By William G. Pierce
May I respond to Modernesquire? I understand he supports HB176 which he reports that “[i]t just says that schools and school boards cannot discriminate against students and employees on the basis of their sexual orientation or gender identity.”
Once again, he may be right in principle but far from the practice of burying discrimination. As before, I am going to work with the belief that Modernesquire is a business leader – and in particular the superintendent of a local school district. Along with the overriding accountability of establishing the educational philosophy which governs his school district, Modernesquire has the overall responsibility and will oversee the facilities, the budget, long term planning, and even hiring.
Many of the local suburban school districts in southwest Ohio will receive as many 100 times the number of resumes as they do teaching openings leading up to the new school year. Mason Local Schools have reported receiving as many as 800 responses to a single published position. Now I appreciate Modernesquire will not have the time to review the stack of received resumes with the exception of the final four as selected by the HR Department and the building principal, BUT I will guarantee he will be named as a defendant in any pending lawsuit generated on the premise the applicant was discriminated against.
We have all seen or read of discrimination lawsuits based on age, race, gender, weight, disability, and/or religion – all of which removes preciously scarce tax dollars out of the classroom and into the courtroom and do nothing for the children seeking to be educated. Given the fact that very few, if any, applicants are going to list his/her sexual orientation on their resume AND it would be against the law to raise the question during the interviewing process, how would Superintendent Modernesquire propose to protect the district from the potential lawsuits generated by a rejected and disgruntled applicant.
With all due respect to all of humanity, it is relatively easy to observe age, race, gender, weight, disability, and many times religion which operate within a myriad of federal guidelines to promote non-discrimination, but sexual orientation and gender identity are not observable human traits – nor should they be in the interviewing process. Furthermore, once hired they should remain as hidden human traits as the personal sexual preferences of educators should never be subject matter of the children entrusted to them for the purpose of educating them to read, write, and do arithmetic. The principle is as true for heterosexual instructors as it is for homosexual or transsexual educators – a violation by anyone should bring immediate removal from the classroom.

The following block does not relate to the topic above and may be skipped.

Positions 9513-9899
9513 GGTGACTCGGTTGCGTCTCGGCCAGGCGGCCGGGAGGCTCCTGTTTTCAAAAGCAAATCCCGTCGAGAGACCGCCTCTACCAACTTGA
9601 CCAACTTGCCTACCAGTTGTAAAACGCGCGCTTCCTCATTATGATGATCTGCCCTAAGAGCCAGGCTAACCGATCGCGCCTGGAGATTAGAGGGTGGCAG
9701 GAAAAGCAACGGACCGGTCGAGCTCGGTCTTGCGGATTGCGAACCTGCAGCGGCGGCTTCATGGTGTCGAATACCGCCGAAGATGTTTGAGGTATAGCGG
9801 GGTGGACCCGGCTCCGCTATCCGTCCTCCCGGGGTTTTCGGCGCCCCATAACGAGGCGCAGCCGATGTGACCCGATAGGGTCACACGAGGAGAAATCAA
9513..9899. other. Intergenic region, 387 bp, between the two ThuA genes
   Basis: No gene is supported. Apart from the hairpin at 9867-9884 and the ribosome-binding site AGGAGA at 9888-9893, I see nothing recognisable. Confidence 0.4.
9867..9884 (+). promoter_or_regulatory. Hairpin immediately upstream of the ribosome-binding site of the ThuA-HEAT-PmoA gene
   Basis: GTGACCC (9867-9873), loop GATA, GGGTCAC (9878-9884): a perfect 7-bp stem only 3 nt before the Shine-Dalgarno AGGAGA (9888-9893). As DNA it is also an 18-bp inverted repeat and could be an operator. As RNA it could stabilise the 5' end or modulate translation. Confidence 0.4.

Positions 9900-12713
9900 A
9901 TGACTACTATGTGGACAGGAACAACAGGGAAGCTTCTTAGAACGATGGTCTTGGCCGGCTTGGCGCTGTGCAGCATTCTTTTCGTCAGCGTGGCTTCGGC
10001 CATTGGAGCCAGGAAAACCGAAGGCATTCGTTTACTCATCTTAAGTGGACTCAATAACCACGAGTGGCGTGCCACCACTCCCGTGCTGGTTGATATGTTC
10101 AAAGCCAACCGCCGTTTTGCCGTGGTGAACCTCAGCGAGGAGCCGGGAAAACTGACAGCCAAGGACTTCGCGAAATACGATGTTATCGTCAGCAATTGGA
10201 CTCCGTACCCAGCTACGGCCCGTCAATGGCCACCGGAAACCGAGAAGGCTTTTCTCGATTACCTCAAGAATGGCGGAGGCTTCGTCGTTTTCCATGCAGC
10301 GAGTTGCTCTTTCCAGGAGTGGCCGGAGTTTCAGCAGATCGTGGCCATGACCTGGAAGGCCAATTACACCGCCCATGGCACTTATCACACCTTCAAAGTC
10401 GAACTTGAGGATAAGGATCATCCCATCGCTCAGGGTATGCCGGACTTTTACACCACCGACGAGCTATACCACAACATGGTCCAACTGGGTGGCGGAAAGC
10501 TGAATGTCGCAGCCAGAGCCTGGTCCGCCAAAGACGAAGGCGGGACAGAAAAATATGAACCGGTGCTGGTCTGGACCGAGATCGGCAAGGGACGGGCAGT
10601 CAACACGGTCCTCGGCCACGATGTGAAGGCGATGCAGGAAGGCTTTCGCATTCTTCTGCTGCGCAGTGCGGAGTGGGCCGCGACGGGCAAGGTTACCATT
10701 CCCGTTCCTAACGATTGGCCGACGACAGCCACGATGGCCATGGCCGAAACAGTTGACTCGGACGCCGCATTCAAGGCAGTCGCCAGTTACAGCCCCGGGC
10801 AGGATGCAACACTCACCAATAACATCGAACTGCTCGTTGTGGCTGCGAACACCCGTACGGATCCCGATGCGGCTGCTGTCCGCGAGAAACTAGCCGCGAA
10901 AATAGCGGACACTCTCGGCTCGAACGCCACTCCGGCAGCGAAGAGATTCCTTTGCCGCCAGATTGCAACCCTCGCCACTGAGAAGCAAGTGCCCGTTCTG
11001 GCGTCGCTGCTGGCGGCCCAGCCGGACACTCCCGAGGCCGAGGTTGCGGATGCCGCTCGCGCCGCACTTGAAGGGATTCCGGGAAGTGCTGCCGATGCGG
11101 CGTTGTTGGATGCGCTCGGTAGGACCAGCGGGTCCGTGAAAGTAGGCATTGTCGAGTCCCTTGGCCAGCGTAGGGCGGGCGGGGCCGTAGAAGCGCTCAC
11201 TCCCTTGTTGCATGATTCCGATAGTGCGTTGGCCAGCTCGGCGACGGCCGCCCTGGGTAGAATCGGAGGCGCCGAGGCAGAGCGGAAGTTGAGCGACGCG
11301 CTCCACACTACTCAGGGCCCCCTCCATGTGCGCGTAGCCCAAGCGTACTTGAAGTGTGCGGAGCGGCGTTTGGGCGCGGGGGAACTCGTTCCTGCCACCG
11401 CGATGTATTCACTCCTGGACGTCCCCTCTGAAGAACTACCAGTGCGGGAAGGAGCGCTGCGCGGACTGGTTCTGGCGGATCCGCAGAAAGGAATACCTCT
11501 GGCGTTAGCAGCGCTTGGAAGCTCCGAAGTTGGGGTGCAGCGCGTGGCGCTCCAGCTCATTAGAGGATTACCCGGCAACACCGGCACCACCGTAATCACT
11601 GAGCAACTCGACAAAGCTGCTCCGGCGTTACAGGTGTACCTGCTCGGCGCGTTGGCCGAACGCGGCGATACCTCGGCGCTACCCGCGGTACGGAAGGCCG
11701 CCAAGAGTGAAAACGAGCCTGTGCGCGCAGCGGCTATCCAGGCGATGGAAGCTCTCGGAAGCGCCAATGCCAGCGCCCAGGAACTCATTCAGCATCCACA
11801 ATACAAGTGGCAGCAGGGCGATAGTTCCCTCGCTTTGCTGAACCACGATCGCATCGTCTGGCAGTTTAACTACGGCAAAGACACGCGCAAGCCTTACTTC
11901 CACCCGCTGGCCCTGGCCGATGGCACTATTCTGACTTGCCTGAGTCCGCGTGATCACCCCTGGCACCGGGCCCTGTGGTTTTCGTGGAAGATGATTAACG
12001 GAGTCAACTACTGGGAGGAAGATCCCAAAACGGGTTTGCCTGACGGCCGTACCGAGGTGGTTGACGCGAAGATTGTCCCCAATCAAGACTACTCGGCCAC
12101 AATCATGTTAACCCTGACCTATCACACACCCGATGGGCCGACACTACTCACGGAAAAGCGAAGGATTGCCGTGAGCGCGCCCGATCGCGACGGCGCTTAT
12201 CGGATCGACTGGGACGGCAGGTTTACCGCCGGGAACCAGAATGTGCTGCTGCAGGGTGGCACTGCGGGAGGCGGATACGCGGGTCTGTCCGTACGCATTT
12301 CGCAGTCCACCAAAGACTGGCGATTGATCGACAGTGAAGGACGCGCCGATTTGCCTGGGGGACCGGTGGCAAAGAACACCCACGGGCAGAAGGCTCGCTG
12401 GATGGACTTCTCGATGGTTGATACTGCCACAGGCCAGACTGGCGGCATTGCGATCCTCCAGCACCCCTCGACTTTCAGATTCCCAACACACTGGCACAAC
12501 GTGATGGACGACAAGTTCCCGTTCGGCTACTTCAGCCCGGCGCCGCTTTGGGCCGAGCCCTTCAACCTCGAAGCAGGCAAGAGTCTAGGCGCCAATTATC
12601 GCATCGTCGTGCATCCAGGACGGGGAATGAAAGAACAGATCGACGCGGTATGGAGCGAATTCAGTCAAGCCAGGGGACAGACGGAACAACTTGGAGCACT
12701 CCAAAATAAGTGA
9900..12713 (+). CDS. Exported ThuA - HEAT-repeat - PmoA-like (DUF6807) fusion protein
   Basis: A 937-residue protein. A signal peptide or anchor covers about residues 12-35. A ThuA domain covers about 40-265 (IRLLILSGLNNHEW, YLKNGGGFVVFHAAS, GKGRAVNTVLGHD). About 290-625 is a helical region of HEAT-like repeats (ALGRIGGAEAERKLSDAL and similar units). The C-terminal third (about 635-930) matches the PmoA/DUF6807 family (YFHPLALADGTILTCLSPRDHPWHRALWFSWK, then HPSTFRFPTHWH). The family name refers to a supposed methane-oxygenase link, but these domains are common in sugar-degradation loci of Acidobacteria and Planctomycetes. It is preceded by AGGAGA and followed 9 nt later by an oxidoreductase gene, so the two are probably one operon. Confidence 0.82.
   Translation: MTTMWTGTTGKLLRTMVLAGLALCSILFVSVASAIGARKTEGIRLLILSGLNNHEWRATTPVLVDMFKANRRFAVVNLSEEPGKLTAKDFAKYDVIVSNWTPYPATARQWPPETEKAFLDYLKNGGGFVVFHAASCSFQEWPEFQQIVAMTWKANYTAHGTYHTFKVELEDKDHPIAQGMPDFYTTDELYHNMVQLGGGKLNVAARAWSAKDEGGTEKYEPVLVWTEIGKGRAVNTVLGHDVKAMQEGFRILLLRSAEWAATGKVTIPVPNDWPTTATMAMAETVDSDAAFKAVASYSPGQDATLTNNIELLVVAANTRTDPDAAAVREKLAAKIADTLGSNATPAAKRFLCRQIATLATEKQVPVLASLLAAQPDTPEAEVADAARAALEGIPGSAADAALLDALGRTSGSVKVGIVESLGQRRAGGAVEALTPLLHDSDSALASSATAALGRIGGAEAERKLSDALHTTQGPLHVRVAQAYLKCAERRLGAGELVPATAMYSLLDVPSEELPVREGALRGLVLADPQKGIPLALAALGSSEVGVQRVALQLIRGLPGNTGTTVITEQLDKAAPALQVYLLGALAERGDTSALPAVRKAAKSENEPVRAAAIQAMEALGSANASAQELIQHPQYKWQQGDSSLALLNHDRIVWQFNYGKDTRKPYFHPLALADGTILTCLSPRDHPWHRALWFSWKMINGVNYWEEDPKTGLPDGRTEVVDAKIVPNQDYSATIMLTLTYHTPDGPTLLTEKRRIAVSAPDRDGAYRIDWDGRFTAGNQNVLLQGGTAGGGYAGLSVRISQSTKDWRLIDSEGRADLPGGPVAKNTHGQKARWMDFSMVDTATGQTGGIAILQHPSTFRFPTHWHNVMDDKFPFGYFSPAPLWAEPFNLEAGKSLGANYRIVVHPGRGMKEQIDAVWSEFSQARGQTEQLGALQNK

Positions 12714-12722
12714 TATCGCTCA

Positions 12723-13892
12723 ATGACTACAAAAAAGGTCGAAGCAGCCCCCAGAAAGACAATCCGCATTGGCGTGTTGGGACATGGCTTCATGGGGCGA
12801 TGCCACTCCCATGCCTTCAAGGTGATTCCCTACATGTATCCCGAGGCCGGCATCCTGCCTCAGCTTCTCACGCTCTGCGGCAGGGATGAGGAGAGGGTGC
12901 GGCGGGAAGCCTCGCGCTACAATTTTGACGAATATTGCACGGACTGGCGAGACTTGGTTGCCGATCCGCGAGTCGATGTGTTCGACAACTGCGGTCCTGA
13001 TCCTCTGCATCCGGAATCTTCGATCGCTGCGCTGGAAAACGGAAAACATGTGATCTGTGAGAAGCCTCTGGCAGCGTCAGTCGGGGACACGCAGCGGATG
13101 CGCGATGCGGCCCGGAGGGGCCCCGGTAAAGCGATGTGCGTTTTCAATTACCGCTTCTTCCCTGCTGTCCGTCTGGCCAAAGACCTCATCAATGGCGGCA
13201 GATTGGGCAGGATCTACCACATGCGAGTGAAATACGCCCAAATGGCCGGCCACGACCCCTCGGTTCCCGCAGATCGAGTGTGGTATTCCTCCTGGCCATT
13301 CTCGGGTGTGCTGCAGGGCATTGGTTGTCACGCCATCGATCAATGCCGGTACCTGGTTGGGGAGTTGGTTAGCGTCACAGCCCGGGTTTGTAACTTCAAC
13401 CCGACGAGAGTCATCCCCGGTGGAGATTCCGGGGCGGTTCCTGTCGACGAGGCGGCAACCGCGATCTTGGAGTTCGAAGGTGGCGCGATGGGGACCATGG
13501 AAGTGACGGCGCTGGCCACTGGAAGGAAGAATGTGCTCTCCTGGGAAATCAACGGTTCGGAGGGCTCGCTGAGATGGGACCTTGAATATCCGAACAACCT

The scenario played out above would be equally true with any business and would require a similar diversion of critical funds for self preservation. It would be particularly devastating to a small business.
It is difficult for me to imagine anyone who would not be angry and disgruntled if they felt that they were discriminated against in the hiring process or while on the staff for any reason. It is equally difficult for me, as a former owner of a small business, to imagine Modernesquire not being angry after having put his heart and soul into the development of a business and then have to endure the burden of the court for a discrimination lawsuit over a human trait for which he had no idea existed.
I am afraid I must side with those who oppose HB176, but I do so simply because it places an unimaginable burden on an employer to avoid discrimination for a trait which should never be demonstrated during the hiring process or the career which may follow.